Upgrading your desktop or laptop to a solid-storage solution—whether that’s a traditional 2.5-inch drive or a cutting-edge M.2 one—is a quick, often inexpensive way of adding some much-needed performance to an aging system. By installing a solid-state drive (SSD) in your desktop or laptop, you can drastically reduce the amount of time files, applications, and even operating systems take to load, install, or copy versus older platter-based hard drives. As long as you have the slots, ports, or bays necessary, the amount of movies, photos, and games you can shuttle onto or off of one machine is almost limitless.
To make sure you always get the best bang for your storage buck, we here at PC Labs have developed an exhaustive testing suite. A mix of industry-standard tests, “trace-based” measures (more on what that means in a moment), and home-cooked trials, it runs each drive we review through a series of real-world and synthetic scenarios to help us determine which drives are the fastest, which are the slowest, and who falls in between.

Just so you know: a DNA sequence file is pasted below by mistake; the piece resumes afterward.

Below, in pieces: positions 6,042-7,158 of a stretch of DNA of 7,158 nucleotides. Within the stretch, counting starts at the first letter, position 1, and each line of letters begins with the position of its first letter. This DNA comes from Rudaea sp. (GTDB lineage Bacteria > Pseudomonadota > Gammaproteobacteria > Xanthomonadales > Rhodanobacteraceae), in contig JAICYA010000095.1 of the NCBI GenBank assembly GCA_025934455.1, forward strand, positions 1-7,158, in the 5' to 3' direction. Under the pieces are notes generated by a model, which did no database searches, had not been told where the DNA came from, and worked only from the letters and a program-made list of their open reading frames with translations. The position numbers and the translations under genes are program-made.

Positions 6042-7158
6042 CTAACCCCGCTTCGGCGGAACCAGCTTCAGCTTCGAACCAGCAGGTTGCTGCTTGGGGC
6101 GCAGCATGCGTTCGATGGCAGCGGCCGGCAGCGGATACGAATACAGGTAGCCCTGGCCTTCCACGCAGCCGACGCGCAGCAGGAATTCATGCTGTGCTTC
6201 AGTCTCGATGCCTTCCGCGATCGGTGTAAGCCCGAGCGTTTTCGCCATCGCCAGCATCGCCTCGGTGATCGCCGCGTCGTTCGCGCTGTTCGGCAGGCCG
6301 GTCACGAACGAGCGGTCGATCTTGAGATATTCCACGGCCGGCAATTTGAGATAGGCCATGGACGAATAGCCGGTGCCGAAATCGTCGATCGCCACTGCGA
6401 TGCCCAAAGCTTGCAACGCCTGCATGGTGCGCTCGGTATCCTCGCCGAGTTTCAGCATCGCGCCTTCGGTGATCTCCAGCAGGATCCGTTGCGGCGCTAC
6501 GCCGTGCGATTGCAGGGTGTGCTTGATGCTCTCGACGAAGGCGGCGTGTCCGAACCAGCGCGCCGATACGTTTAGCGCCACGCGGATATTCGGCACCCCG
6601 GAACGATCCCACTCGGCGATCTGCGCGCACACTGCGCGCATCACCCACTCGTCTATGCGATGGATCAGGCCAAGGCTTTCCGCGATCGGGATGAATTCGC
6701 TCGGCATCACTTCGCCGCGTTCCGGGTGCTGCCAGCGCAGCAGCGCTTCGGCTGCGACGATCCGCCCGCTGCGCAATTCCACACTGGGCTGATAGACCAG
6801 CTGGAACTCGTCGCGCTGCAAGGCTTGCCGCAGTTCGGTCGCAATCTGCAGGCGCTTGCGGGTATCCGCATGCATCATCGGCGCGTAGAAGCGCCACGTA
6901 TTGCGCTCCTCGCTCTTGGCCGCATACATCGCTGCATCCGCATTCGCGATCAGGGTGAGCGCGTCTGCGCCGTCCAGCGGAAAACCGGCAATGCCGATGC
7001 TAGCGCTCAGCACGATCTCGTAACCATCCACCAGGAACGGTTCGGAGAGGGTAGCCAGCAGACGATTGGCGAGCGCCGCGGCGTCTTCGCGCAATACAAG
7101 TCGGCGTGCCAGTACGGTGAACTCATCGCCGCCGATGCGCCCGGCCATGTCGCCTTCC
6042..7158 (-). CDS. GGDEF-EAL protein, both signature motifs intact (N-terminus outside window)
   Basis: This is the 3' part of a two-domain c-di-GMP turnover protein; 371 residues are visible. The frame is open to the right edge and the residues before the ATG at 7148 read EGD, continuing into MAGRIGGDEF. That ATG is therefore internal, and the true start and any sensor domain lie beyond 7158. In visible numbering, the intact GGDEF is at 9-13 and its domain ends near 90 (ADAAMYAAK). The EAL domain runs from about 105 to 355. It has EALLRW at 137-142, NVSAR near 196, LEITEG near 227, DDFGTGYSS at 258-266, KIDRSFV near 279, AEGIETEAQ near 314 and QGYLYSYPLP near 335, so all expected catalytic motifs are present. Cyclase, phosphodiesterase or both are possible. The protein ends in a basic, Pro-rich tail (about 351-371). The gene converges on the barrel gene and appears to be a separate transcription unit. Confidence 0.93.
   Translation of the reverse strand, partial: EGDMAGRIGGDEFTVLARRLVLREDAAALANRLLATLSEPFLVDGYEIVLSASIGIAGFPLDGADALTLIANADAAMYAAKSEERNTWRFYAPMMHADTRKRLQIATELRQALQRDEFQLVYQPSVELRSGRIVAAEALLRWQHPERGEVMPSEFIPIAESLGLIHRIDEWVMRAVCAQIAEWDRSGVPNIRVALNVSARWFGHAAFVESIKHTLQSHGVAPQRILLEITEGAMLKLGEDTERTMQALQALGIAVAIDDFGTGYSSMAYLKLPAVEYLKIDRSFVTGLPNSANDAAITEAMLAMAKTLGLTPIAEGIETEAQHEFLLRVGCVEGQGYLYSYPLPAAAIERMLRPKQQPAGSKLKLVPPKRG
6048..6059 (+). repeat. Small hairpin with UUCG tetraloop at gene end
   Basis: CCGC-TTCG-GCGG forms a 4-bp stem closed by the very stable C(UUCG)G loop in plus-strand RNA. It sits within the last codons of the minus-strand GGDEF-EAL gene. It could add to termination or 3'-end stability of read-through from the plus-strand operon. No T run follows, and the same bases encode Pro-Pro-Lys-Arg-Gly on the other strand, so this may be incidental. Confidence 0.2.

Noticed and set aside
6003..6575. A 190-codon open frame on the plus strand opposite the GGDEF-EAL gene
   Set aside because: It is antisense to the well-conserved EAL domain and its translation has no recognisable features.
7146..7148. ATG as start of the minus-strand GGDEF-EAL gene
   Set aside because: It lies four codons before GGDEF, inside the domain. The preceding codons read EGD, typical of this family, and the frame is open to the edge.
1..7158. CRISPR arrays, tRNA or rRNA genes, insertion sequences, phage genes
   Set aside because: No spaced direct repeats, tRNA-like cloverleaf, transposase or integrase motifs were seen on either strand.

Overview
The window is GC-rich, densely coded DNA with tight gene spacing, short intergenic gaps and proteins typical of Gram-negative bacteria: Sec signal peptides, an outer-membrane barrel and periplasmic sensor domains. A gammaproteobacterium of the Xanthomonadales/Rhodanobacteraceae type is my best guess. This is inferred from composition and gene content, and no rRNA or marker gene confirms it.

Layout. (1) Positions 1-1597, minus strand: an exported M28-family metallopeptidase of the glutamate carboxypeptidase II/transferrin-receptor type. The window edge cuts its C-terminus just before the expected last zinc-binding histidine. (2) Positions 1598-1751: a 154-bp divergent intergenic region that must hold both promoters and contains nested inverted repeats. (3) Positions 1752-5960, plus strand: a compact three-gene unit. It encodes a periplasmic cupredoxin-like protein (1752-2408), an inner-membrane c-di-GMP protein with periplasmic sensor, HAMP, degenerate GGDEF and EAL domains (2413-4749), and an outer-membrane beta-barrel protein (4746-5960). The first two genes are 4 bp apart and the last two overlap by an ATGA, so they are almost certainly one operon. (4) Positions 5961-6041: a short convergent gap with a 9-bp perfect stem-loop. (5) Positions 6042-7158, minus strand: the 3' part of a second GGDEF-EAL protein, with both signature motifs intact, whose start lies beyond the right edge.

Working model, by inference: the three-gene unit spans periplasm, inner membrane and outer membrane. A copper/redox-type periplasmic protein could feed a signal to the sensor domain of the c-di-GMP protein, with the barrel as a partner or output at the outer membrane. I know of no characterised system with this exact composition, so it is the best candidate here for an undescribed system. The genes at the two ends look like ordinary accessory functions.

Mind you, with SSDs, speed isn’t everything. We also evaluate drives on the basis of value for money and additional features, such as warranty, durability ratings, and supplementary software. But SSDs have become so good these days that sometimes it’s subtle things that separate an average drive from a winner.